19. The plot is not at all as fantastic as it sounds. The official website for the film contains actual interviews with leading robotics engineers who work on, among other things, problems of consciousness and emotions in artificial life. Featured are Raymond Kurzweil, Cynthia Breazeal and Peter Schwartz. On the Warner Bros. website see "Love and Machines." Also of interest is http://kurzweilAI.net .
20. Otto Rank, Der Künstler: Ansätze zu einer Sexualpsychologie (Leipzig: Imago-Bücher, 4th ed. 1925), 36.
21. Their interest in David may be partially explained by this motivation to know the Creator, since they remark with awe that he actually knew living humans.
22. From the viewpoint of Teddy, it is difficult to decide which one is the most depressing ending.
23. Sigmund Freud, The Interpretation of Dreams (J. Strachey, trans., New York: Discus, 1965, first published in 1900 as Traumdeutung), 433 and 588.
24. In fact, the viewer never sees Teddy actually pick up Monica's hair earlier in the film.
25. See Freud, 588-626.
26. The first time we see this image, David's reflection is apparent in the silver woman. Two silver children dance around her, further evidence of the intentional use of reflective symbolism. See my Ending Nine.
27. Jung went much farther than did Freud in noting the connections between dreams and fairy tales; Freud, 279. In fact, Jung maintained that dreams as well as the thinking of children expressed the ontogenetic recapitulation of phylogenetic psychology, an archaic stage in humanity's psychology. See C. G. Jung, Symbols of Transformation: An Analysis of the Prelude to a Case of Schizophrenia (New York: Princeton University Press, 2nd ed. 1956; 1st published in 1912 in Wandlungen und Symbole der Libido), 3-33, esp. 23; also relevant are "On the Nature of Dreams," "The Real and the Surreal" in The Structure and Dynamics of the Psyche (New York: Princeton University Press, 1960); and essays in The Archetypes and the Collective Unconscious and Aion (New York: Princeton University Press, 1959, 1964).
28. Although in the film Monica reads the original Pinocchio story by C. Collodi, A.I. draws more on the 1940 Disney film by the same name.
29. Does this symbolize schizophrenia or some other break with reality?
30. Since in Collodi's story Pinocchio is hung on a peg to be killed, David's remark may mark the beginning of a disassociative state.
31. Jung, 218-219.
32. See for example Freud, pp. 193, 619 on anxiety in dreams.
33. When we first see Martin he is "asleep" since he is cryogenetically frozen, pointing to the fact that his soul and not his brain or body is his true essence. After being released from his cryogenesis we see his body move only via a mechanized wheelchair and robotic leg braces, further likening him to David.
34. Jung, 219.
35. Gigolo Joe is certainly kinder than the fox, but the parallels are evident in their demeanor and in the fact that both characters facilitate David / Pinocchio's traveling to Rouge City / Pleasure Island.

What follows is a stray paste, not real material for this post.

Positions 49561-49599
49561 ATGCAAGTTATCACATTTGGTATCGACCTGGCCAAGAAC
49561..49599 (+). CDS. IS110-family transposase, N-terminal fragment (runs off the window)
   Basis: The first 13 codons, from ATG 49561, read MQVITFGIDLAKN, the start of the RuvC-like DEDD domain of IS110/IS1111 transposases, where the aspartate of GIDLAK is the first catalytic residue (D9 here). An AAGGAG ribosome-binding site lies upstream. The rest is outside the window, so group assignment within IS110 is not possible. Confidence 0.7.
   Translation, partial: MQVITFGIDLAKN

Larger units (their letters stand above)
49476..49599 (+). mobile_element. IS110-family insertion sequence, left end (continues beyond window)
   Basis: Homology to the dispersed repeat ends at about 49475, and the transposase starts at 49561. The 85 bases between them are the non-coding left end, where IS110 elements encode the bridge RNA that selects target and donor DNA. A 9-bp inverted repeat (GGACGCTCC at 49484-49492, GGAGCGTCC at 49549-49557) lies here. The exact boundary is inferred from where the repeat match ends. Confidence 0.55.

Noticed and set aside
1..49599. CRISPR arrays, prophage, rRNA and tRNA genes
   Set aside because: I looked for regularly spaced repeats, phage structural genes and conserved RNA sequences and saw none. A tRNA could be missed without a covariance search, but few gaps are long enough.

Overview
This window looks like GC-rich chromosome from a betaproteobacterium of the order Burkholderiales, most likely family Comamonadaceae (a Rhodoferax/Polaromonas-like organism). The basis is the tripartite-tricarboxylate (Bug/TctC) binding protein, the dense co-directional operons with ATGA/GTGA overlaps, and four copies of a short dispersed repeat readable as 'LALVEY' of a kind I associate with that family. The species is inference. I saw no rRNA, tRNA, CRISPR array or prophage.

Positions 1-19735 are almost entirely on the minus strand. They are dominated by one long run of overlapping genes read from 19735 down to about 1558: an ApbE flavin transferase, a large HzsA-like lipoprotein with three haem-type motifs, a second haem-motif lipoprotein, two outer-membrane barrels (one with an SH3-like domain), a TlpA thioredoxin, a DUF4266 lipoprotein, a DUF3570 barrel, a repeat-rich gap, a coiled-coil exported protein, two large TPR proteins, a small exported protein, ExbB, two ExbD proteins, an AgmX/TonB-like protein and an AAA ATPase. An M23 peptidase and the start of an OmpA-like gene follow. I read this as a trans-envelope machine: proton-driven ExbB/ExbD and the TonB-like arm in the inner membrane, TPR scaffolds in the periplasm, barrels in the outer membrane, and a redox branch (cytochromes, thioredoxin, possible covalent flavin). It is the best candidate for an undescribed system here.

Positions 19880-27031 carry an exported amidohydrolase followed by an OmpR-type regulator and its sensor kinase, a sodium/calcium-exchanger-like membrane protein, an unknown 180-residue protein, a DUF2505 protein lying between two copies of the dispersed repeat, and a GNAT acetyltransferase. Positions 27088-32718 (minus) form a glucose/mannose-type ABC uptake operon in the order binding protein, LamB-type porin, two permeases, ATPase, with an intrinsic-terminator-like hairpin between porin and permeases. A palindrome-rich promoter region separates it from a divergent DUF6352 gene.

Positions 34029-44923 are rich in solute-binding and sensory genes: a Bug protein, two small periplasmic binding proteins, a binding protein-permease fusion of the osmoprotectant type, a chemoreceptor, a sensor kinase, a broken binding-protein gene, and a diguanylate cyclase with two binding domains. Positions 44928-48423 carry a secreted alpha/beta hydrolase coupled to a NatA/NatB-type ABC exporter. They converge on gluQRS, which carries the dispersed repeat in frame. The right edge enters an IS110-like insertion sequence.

36. Although the film primarily draws on Disney's Pinocchio rather than the original, it is interesting that in Collodi's story the puppet is called "Mr. Know-All" by his schoolmates, recalling the character of Dr. Know in A.I.
37. Freud, 275-280.
38. Jung, 318, 369.
39. I owe some ideas in this section to a perceptive undergraduate in my 2002 Religion, Culture and Film class, Jennifer Kribs, who argued that David and Gigolo Joe are actually killed in the Flesh Fair in a scene recalling the crucifixion of Christ. She maintains that everything that follows is David in heaven.
40. When David's location is pinpointed later by his creators, Dr. Hobby asks if David lived through the Flesh Fair. Another scientist cryptically replies: "He is in one piece."
41. If Teddy is ultimately the dreamer of the film, then David is his humanoid alter-ego or Döppelganger. This makes further sense of Martin's reference to David as "the new Supertoy."
42. Henry's statement about David applies equally to Teddy and to humans in the Genesis story: "If he was created to love then it's reasonable to assume he knows how to hate."
43. This evokes the depiction of the Talking Cricket in Collodi's story. The Cricket is a "wise old philosopher" who is at least one hundred years old - before Pinocchio kills him for giving advice!
44. Robert Sawyer relates this story in his keynote address, AI and Sci-Fi: My, Oh, My!, to the 12th Annual Canadian Conference on Intelligent Systems (May 31, 2002).
45. Freud, 117. The individual rooms may represent parts of the dreamer's body or life, in which case the final scenes showing the lights in the lower storey being turned off may represent the lights being "on" in the dreamer's mind or upper storey.
46. Moreover, one cannot fail to notice that Lord High Keeper of the Knowledge of Right and Wrong itself draws from the mythic referent of the Tree of the Knowledge of Good and Evil in Genesis.
47. Freud, 277.
48. Freud, 388.
49. Freud, 57, 71, 282-4, 275-80, 298, 319, 371.
50. Note that when David finds Dr. Hobby, he informs David that he learned of the Blue Fairy from Monica. Are Dr. Hobby and Monica projections of the same person?
51. Jung, 35.
52. R. Roschke, "Dream/Brain/Text: The Media-Brain Connection in Mental Processing of Texts" in Society of Biblical Literature 1987 Seminar Papers (K. H. Richards, ed.; Atlanta: Scholars Press, 1987) 158-174; see also Colin McGinn, "The Matrix of Dreams."
53. E.g., Freud, 182, 253, 281 n., 297 n., 299, 313, 399, 432,